big huge fan of sauerkraut, so imagine my surprise when I chomped into my first slice of Brussel sprout only to find a hint of kraut upon my tongue! Being a relative of cabbage gives them a similar, yet milder taste to their fermented friends. I had no idea I had been missing out on this yummy treat until my girlfriend served them during a post-bouldering, paleo feast of roasted Brussels sprouts and cauliflower with meatloaf balls, a dinner I replicated for my family a week later and one they gobbled up.
The next amazing detail to note about Brussel sprouts is that they grow right out of a thick, spikey looking stalk creating a visual feast. This is also how I prefer to purchase them, rather then packaged in containers already removed from the stalk. If you do buy them already packaged, open it up when you get home and remove any yellowed or soft sprouts so they don’t ruin the entire bunch. These sprouts will also give off a sour odor, perhaps a reason for their bad reputation.
Also potential cause for a bad rap may be in the preparation of the delicious little buggars. If you cook them whole, cut an X in the bottom of each sprout to allow for more internal/even cooking – whether you steam or roast. An undercooked sprout is hard, an overcooked sprout is mushy and stinky, who would enjoy either of those options at dinnertime? I would suggest slicing or dicing these balls of magic, tossing in coconut oil or pastured butter, a little salt, perhaps some garlic and onions and roasting them in the oven alone or with a buddy. I’ve been roasting ours with carrots because I know my girls will eat them. I also just found a recipe pairing them with diced bacon, tossing every 10 minutes for about 30 mins at 350 degrees. This will be on tomorrow night’s menu, guaranteed. Another recipe I look forward to trying is Brussel Sprout Slaw, found in Paleo Comfort Food. I’m drooling just thinking about all the possibilities. (While I have your attention, are any of my readers currently borrowing this book? I’d love to have it back soon for this recipe and others.)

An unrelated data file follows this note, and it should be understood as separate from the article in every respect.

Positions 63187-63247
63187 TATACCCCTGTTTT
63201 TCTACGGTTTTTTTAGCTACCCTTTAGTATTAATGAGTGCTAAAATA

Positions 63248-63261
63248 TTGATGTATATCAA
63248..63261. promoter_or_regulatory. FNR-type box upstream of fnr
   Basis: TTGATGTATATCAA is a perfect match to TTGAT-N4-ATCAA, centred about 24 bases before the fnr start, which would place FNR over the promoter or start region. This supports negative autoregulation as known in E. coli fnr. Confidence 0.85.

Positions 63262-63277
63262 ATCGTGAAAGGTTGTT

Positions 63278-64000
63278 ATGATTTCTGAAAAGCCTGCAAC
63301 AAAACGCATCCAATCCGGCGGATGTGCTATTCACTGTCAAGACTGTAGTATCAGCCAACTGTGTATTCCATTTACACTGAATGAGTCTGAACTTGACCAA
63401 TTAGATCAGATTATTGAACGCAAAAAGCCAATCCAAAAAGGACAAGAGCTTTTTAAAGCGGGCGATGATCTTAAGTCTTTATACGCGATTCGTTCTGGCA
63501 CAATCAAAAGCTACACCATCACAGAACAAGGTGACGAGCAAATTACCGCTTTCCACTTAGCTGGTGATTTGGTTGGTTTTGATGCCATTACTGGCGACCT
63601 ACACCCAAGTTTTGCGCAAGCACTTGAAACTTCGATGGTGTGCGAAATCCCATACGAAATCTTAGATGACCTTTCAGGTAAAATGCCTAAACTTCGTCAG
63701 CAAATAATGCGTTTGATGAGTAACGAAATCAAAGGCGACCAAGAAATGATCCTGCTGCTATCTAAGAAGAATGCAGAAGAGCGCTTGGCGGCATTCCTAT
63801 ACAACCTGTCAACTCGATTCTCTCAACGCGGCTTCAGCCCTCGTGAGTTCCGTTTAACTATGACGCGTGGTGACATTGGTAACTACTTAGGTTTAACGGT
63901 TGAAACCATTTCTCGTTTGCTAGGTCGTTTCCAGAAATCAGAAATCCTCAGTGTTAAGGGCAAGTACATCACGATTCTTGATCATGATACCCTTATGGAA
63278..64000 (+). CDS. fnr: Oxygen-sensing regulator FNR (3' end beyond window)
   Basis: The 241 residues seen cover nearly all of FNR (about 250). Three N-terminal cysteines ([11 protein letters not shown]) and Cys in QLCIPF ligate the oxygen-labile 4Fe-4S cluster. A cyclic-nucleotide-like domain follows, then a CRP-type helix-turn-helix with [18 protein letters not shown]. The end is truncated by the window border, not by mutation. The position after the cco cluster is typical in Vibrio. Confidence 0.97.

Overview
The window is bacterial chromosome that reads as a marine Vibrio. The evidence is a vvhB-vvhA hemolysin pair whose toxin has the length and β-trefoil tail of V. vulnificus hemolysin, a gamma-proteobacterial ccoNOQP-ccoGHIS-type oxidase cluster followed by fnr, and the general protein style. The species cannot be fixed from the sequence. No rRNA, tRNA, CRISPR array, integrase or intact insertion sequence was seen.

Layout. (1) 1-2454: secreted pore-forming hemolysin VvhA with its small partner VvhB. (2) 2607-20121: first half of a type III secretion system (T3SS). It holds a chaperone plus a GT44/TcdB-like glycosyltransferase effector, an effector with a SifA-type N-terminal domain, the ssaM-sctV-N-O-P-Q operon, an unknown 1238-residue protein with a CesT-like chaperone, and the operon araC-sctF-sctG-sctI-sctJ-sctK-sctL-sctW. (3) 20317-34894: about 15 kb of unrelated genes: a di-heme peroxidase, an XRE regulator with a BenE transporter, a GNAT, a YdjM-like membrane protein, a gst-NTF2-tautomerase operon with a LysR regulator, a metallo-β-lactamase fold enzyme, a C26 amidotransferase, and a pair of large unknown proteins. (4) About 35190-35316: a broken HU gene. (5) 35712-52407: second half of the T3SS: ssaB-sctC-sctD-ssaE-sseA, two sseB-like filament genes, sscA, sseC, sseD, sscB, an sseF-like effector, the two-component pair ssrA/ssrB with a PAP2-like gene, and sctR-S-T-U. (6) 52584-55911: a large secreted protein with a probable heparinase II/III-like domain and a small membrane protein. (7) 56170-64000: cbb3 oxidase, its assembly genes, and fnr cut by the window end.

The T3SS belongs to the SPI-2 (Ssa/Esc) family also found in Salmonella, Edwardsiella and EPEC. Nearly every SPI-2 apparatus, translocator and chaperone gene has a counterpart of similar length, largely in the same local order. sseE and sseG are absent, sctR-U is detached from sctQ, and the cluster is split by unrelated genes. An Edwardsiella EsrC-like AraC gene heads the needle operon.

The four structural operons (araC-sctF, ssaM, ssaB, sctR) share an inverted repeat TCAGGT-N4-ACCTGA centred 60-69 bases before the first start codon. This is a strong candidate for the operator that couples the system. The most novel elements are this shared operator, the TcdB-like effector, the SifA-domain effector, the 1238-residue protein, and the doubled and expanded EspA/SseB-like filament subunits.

- One of few vegetables originating in Northern Europe
- Introduced to America through the French settlers in Louisiana – most are now grown in California
- Best harvested in the Fall through Spring
- Related to cabbage, broccoli and kale
- Contain significant amounts of protein, Vitamin A, C and nitrogen compounds that may prevent some cancers (boiling voids most of this, so try steaming for 6 mins or roasting for 30)
- A stalk costs $4.99 at GIANT in season and has fed my family of 4 through 3 dinners.
In short, finding out that Brussel sprouts aren’t repulsive little vegetables was similar to the day I learned relish is just chopped pickles, my head almost exploded. I could weep at the thought of missing so much time with these delightful options. I hope everyone continues to try new and old foods alike. Our taste buds, like other sensory cells, wear out as we age which can alter our taste preferences and allow room for more additions to our diet. You never know what might become your new obsession.
I’d also like to extend a special thanks to Wendy for sharing the delight of a roasted, sliced Brussel sprout with me for the first time and also to my husband, Chris, for educating (and making fun of) me about relish, after 30 years of fearing these foods based on name and reputation alone.